DIGITAL IC TESTER
This unit tells you if the trouble is in the IC or in your circuit design
JOHN W. RASMUSSEN
IF YOU ARE INVOLVED WITH DESIGNING AND OR building digital circuit projects, you have undoubtedly, at one time or another, encountered a situation in which the project doesn’t work and in which you are left with the task of deciding if it is one of the IC’s that doesn’t work or if it is a faulty design that is the cause of the failure of the project.
In such situations it would be handy to have a permanent setup, where you can test all kinds of digital IC's without having to spend a lot of time on wiring, etc. Such a setup would also be helpful in checking out IC's bought surplus, but of unknown quality.
The article presented here, describes the construction of a manual digital IC tester, that will fill this need. With this tester you will be able to check the operation of any 14- or 16-pin digital IC with ease and speed. Both CMOS and TTL circuits can be tested with this unit.
The basic principle of the tester is to have an array of 16 slide switches that allow each individual pin on the IC to be tested. The switches connect each pin to either GND, CLOCK or may be left open. The pins of the test socket are also connected to the corresponding pins on another 16-pin IC socket. This one serves as an output socket. It makes it possible for the user to connect components to the IC under test. This makes it possible to test astable and nonostable multivibrators in operation. It also allows external feedback paths in testing of counters and applying loads to drivers, LED drivers, etc.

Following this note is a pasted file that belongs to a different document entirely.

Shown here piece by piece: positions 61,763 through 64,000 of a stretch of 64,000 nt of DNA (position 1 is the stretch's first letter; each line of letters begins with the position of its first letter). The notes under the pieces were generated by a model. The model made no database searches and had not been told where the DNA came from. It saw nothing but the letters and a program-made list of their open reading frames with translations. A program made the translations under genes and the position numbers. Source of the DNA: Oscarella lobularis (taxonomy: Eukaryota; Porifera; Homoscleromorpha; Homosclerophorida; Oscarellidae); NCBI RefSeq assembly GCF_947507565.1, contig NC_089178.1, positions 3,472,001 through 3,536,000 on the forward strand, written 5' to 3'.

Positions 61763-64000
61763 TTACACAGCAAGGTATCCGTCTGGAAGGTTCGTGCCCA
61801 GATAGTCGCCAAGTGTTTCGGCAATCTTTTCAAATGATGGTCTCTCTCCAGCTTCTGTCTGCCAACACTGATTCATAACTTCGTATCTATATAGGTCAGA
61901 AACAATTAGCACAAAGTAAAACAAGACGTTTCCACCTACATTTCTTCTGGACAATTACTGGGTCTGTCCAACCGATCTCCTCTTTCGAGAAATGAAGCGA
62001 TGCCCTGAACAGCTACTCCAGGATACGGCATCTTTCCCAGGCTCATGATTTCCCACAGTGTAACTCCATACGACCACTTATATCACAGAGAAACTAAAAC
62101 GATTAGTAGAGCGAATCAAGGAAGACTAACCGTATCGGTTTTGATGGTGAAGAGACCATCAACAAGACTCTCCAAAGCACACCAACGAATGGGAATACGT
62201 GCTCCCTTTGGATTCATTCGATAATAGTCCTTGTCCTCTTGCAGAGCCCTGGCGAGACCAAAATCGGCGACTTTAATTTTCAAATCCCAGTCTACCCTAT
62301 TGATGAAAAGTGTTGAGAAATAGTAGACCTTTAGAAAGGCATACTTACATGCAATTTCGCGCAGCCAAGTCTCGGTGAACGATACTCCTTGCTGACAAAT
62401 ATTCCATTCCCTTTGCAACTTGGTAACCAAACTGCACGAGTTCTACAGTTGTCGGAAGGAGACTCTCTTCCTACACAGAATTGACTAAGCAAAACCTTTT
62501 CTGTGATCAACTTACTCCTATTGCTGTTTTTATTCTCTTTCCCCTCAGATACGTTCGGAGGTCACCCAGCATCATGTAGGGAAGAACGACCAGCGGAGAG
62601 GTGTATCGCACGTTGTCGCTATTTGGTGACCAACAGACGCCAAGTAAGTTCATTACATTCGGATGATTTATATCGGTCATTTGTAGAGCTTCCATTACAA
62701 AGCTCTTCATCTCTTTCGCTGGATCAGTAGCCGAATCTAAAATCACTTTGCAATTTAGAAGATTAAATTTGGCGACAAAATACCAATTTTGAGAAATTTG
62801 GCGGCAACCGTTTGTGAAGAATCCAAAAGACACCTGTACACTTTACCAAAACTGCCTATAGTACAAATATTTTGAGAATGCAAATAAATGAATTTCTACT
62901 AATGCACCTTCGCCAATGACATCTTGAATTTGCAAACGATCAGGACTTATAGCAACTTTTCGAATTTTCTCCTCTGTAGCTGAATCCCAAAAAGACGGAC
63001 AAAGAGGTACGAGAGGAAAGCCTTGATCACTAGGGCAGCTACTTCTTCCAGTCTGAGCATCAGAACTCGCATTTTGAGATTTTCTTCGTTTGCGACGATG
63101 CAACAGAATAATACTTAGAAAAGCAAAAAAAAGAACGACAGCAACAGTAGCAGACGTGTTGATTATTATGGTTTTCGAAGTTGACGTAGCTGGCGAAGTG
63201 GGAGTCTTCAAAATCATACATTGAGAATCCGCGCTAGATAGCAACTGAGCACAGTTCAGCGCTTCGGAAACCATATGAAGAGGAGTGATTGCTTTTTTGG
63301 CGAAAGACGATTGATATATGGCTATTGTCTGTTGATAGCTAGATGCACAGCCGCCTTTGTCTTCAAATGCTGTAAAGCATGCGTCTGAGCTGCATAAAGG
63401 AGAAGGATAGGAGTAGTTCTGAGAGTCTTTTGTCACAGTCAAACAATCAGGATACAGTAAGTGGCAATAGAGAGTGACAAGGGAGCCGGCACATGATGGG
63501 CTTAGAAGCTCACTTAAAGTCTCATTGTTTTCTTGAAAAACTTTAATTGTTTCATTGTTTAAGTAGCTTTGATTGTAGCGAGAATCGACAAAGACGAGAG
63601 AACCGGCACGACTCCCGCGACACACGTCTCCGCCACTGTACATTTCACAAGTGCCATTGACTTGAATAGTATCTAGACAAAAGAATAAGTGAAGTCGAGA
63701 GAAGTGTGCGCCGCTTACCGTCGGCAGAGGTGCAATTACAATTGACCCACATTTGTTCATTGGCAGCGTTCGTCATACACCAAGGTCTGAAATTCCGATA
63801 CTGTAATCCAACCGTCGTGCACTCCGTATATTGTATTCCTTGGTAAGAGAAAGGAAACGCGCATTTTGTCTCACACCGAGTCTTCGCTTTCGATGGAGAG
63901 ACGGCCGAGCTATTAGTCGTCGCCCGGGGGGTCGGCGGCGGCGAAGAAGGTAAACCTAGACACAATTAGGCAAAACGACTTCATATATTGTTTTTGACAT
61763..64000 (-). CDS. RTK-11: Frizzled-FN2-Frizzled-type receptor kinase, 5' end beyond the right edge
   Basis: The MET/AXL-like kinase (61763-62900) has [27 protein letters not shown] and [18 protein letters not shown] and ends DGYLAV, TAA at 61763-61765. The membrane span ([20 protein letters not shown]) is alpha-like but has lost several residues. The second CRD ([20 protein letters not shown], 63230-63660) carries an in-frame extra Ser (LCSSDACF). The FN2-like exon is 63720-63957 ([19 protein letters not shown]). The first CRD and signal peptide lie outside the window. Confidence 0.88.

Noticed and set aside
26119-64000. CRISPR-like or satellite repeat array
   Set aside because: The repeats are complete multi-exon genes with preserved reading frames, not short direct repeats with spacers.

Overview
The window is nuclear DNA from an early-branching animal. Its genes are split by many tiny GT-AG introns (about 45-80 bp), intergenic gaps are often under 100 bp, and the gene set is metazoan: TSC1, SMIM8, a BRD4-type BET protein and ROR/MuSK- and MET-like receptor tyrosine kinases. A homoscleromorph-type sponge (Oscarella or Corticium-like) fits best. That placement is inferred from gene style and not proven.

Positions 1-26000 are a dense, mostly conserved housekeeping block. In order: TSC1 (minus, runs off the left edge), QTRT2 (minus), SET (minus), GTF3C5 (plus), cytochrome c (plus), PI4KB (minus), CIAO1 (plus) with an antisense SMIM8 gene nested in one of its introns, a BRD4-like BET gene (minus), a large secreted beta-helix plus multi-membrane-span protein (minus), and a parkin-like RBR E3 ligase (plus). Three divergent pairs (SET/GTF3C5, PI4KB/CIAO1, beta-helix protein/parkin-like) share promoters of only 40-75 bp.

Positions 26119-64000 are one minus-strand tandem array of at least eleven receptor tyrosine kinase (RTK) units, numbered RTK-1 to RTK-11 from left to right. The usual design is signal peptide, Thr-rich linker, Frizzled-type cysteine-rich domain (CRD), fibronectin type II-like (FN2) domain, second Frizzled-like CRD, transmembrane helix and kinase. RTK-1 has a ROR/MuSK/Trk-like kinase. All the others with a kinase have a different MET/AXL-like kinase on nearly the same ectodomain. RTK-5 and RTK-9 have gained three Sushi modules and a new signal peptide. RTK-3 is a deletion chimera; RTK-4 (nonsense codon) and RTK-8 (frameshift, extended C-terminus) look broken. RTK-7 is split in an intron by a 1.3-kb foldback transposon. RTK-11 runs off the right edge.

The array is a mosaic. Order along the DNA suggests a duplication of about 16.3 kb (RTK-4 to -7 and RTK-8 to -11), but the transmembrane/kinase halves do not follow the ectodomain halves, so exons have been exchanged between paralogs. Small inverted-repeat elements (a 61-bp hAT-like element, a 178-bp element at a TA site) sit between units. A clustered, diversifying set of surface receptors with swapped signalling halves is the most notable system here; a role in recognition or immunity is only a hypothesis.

Figure 1 shows how the slide switches are connected to the test socket, as described in the introduction. Switch S17 is a rotary switch that connects the test output terminals to any one of the 16-pins on the test socket. The output test terminals can be connected to a scope, a DVM or other test instrument to check out the operation of the IC under test.
Although only 16 positions are needed on Sl7. a 23 position switch is used because it allows a smaller angle of rotation, which makes the front panel legend easier to read. Adjustable stops on the switch limit the rotation to 16 positions.
Figure 2 shows the circuit diagram of the internal clock generator. IC2, a 4047, forms the basic oscillator circuit. Its mode of operation is controlled by S20. When S20 is in SINGLE PULSE, pin 5 of IC2 is grounded. This makes IC2 operate in the monostable mode. In this mode IC2 is triggered on the rising edge of a positive pulse on pin 8. Two sections of IC1 form a de bouncing circuit for S19 which acts as a manual trigger for IC2.
When S20 is in CLOCK. IC2 operates in the astable mode. In this mode pin 10 of IC2 is held high. This, in turn, inhibits the operation of the trigger input. The clock frequency is controlled by R5 and C2 through C6 and covers the range of 100 Hz to 1 Mhz. At the 1-Mhz setting, however, the operating frequency will to a substantial degree be dependent on operating voltage VCC. At VCC = 5V the operating frequency will be only about 600 Khz, rising to 1 MHz when VCC = 10V. This is due to limitations in the 4047.
IC 3 acts as a buffer, using six paralleled sections of the 4049, yielding a fan-out of 12 TTL loads. Diode D1 protects the clock generator against damage in case of polarity reversal of C1 is a filter capacitor. LED1 is a green LED indicator. It shows correct polarity of VCC. Diode D2 protects LED1 against reverse break down damage. It may or may not be required, depending on the specifications of the LED that you use. One section of Sl8 switches capacitors C2 through C6. The other section of S18 selects the internal or external clock for clocking the IC under test.
Assembling your tester
The first thing to do is to get all the parts together. You’ll find a complete parts list and a list of suppliers in this article. The circuit board you may etch yourself using the layouts in Fig. 3 and Fig. 4. A guide to drilling and cutting the cabinet is in Fig. 5. The printing on the cabinet may be done using dry transfer letters. available in most artist-supply stores. The lines are done with thin adhesive drafting tape.